Trump Administration Should Read and Heed Obama Cyber Report
As the nation deals with intelligence reports of Russian hacks of the U.S. presidential election, some of us in industry are pondering how President Donald Trump will tackle cybersecurity issues.
He already has a good road map. In December, the Commission on Enhancing National Cybersecurity issued its “Report on Securing and Growing the Digital Economy.” Kudos are in order. It is high time the executive branch dug deeply into cybersecurity issues.
The commission surveyed published material and talked with government, university and business experts in visits to five locations across the country, producing a truly outside-in state of cybersecurity survey. I’ve been involved in the industry for decades, and have never seen anything like it. We should applaud the commission’s charge that “our commitment to cybersecurity must match our commitment to innovation.” Commission leaders Tom Donilon, former national security adviser, and Sam Palmisano, retired CEO of IBM, impressed me.
The commission did not sugarcoat its findings, which are clear and actionable and confirm what RedSeal has been declaring for the last three years—focusing cybersecurity efforts on prevention and detection is necessary, but not enough. Where people are involved, there is no perfect defense. Someone somewhere will err, allowing bad actors into a network.
Organizations must be resilient so they can minimize damage and recover quickly. “Resilience must be a core component of any cybersecurity strategy,” reads a portion of the commission’s report. “Today’s dynamic cyberthreat environment demands a risk management approach for responding to and recovering from an attack.”
We cannot just stand up a cyber army and expect to defeat cyber criminals. It requires a combination of people and innovative technology to overcome enemies.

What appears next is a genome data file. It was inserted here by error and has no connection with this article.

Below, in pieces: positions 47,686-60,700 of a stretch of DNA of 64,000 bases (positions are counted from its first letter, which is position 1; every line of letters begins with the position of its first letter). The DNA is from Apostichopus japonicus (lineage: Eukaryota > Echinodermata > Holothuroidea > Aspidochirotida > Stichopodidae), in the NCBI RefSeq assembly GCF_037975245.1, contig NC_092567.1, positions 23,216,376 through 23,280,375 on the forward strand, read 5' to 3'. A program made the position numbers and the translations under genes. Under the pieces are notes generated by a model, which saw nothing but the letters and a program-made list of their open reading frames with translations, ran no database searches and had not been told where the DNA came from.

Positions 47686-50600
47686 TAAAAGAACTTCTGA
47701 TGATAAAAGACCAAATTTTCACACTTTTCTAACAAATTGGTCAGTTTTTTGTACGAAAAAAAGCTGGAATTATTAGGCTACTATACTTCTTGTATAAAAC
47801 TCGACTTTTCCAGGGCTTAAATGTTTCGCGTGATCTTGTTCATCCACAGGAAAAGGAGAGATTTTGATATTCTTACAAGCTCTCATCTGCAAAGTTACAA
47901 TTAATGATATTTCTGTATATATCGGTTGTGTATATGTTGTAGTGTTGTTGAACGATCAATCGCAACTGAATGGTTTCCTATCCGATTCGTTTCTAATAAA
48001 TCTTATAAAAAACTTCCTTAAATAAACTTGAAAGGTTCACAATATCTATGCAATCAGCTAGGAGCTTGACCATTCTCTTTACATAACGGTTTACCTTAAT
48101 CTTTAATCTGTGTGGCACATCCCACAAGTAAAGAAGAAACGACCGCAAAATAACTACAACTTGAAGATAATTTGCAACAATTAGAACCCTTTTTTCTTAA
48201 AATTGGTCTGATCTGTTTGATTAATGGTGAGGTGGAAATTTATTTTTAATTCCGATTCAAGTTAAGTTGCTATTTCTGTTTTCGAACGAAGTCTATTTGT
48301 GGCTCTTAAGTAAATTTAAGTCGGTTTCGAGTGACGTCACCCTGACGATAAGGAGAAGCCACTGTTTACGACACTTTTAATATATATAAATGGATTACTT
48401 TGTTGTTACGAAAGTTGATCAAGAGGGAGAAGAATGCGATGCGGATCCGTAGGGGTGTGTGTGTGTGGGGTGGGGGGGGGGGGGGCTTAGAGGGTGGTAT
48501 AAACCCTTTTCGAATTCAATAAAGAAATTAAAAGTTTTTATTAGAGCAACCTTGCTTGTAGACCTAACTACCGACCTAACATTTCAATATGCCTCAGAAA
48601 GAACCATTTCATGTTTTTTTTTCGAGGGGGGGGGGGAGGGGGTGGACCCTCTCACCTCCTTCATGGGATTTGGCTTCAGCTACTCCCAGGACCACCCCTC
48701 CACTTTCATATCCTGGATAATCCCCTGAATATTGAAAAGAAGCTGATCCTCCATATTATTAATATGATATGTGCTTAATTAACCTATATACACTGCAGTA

To that end, I offer this to the Trump administration: heed a few action items from the report, such as the need for public and private cooperation. The commission calls for a “joint cybersecurity operation program for the public and private sectors to collaborate on cybersecurity activities to identify, protect from, detect, respond to, and recover from cyber incidents affecting critical infrastructure.”
This kind of collaboration requires information sharing and mutual trust. Candidly, it will be tough to convince skeptical businesses to share information with the government. We must try to get it right.
The report also emphasizes the importance of metrics, and calls for creation of a working group to develop industry-led, consensus-based metrics. It even recommends that the Office of Management and Budget integrate cybersecurity metrics with agency performance metrics. I could not agree more. It is an established business truth that you can’t manage what you can’t measure. Those measurements need to be relevant across and between business and government.
I do disagree with the commission’s call to create a new position, an assistant to the president for cybersecurity. Rather than focusing solely on cybersecurity, this position should focus on risk—examining the combination of physical and digital risks. With so many “things” controlled by software, our digital world has become an inextricable part of our physical world. To consider one without the other is not a good strategy.
Improving cybersecurity won’t be simple. I hope the Trump administration takes this issue seriously. As the old saying goes, Rome wasn’t built in a day. We won’t solve this in a day. But Rome was built. And we will solve this issue, too. To get started, we need a road map.
Ray Rothrock is chairman and CEO of RedSeal, a network modeling and risk scoring company.
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